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The Crown And Prerogative Notes

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Con & Ad: The Crown and the Prerogative
- Crown: position in law. UK constitutional monarchy: formal exercise of power by monarch, but power to govern exercised by Executive. 'royal prerogative': common law powers of Executive - distinct from statute.

- Definition of prerogative powers.
[Dicey]: 'residue of discretionary/arbitrary authority, at which any given time is legally left in the hands of the Crown … Every act which the executive government can lawfully do without the authority of an Act of Parliament is done in virtue of this prerogative'.
 approved in GCHQ. problem: conflict with Rule of Law concept. too wide?: includes powers enjoyed in common with subjects, e.g. power to enter into contracts  should only cover powers unique to Crown?
[Blackstone]: 'special pre-eminence' monarch has over others - only applies to powers unique to Crown.

- Historical background. Bate's Case [1606]: distinction between 'absolute' vs 'ordinary' powers of monarch. absolute powers: almost entirely discretionary + unregulated - e.g. conduct of foreign policy, mercy. ordinary powers: exercised in accordance with established principle + practice - e.g. powers concerning administration of justice. not part of prerogative: lack of flexibility (+ now largely gov. by statute). absolute powers inseparable from Crown: Case of King's Prerogative in Saltpetre [1607]. but: Bill of Rights 1689 - no longer true: Crown's powers can be taken away by Parliament. BUT: still limited by common law - Case of Proclamations [1611]: \the King hath no prerogative but that which the law of the land allows him'.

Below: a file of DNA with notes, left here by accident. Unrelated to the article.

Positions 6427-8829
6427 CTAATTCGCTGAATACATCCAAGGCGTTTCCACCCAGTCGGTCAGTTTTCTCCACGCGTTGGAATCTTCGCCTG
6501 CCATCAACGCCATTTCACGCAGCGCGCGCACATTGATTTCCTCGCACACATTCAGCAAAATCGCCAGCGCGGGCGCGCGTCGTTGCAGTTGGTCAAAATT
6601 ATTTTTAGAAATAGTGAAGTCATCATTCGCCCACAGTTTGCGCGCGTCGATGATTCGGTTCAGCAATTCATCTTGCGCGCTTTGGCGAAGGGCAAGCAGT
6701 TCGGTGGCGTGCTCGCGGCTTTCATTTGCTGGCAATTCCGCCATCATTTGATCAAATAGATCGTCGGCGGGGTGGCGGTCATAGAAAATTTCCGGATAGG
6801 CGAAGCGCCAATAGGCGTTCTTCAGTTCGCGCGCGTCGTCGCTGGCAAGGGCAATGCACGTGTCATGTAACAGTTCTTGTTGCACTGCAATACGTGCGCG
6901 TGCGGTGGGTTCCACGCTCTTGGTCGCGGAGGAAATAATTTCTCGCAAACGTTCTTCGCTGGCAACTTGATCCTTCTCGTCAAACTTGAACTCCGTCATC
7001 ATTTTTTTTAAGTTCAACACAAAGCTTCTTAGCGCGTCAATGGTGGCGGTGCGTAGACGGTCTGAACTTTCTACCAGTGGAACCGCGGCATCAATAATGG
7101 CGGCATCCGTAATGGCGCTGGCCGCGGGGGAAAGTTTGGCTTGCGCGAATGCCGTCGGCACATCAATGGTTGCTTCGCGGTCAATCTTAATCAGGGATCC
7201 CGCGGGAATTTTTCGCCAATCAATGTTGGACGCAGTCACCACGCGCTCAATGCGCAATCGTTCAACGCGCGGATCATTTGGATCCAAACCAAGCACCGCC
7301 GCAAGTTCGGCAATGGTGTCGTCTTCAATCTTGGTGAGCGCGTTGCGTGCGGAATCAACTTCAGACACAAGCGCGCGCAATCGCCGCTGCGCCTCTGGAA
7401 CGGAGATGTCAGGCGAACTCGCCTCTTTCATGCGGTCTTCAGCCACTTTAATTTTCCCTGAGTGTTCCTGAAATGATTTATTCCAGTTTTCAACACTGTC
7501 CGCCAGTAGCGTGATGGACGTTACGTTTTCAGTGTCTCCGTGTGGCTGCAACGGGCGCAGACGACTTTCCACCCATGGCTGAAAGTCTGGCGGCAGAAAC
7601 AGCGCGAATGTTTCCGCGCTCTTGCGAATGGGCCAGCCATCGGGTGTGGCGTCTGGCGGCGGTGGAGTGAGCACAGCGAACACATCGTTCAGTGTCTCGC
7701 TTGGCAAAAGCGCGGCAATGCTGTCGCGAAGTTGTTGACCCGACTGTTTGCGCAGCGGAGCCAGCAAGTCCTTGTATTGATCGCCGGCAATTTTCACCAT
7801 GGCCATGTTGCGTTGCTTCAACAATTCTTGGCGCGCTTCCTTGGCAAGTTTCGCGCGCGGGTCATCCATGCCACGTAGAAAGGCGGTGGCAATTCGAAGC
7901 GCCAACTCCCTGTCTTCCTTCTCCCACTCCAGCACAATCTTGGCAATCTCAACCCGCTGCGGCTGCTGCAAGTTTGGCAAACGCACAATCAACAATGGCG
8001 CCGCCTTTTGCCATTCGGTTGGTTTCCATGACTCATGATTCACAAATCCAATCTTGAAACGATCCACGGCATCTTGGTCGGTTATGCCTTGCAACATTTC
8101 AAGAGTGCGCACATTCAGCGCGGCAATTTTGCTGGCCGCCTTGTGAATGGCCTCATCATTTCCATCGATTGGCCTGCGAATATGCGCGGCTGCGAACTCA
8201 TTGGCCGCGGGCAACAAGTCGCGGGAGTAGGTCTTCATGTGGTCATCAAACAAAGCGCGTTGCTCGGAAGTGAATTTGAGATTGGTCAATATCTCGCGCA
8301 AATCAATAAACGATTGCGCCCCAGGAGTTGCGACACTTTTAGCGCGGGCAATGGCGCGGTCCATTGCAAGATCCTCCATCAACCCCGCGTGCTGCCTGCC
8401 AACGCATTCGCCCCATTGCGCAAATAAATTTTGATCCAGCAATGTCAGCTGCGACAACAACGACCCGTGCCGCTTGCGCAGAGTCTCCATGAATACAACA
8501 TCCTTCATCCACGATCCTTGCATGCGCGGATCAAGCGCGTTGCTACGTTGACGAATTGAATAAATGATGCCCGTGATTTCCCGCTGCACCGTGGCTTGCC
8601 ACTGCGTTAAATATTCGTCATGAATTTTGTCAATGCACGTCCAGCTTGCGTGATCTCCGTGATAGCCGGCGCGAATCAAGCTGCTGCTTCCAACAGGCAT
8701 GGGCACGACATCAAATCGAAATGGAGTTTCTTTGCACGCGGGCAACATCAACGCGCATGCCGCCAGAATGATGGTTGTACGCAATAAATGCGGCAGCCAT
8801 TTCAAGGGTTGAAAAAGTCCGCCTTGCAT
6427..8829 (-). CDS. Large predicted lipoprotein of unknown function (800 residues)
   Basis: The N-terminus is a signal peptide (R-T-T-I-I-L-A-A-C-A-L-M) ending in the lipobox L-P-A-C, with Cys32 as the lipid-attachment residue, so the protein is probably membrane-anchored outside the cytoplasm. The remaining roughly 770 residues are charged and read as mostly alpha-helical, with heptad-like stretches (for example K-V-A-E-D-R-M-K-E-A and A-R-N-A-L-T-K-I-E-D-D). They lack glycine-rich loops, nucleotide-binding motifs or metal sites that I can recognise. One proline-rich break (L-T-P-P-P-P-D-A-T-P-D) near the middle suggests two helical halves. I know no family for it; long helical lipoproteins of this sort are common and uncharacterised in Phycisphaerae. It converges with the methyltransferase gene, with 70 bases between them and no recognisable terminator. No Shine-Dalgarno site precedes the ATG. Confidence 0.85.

- Categorisation of prerogative powers: Select Committee on Public Administrations 4th Report (2004).

1. Prerogative Executive powers: exercised by government.

2. Legal Prerogatives: e.g. immunity from prosecution.

3. Queen's Constitutional Powers (personal prerogatives): e.g. Royal Assent, opening Parliament.

- Executive prerogatives: most important - exercised by government since 1688. appointment/dismissal of ministers etc. administration of dependencies (and formally colonies). treaties: approval of Parliament not generally required. but: judicial review possible? (R v SoS for Foreign and Commonwealth Affairs ex p Rees-Moog [1994]). recognition of foreign states: once recognised, immunities + privileges - State Immunity Act 1978, Diplomatic Privileges Act 1964 (giving effect to 1964 Vienna Convention) + Consular Relations Act 1968. revenues ecclesiastical prerogatives peerages and honours prerogative of mercy: Home Sec. may pardon offences - previously non-justiciable. Hanratty v Lord Butler of Saffron Walden [1971]: CoA - no jurisdiction to inquire whether Home Sec negligent in exercise of prerogative. De Freitas v Benny [1976]: [Ld Diplock]: 'Mercy is not the subject of legal rights. It begins where legal rights end.' but: new trend for judicial review?
R v SoS for the Home Dept ex parte Bentley [1994]
passports issuance

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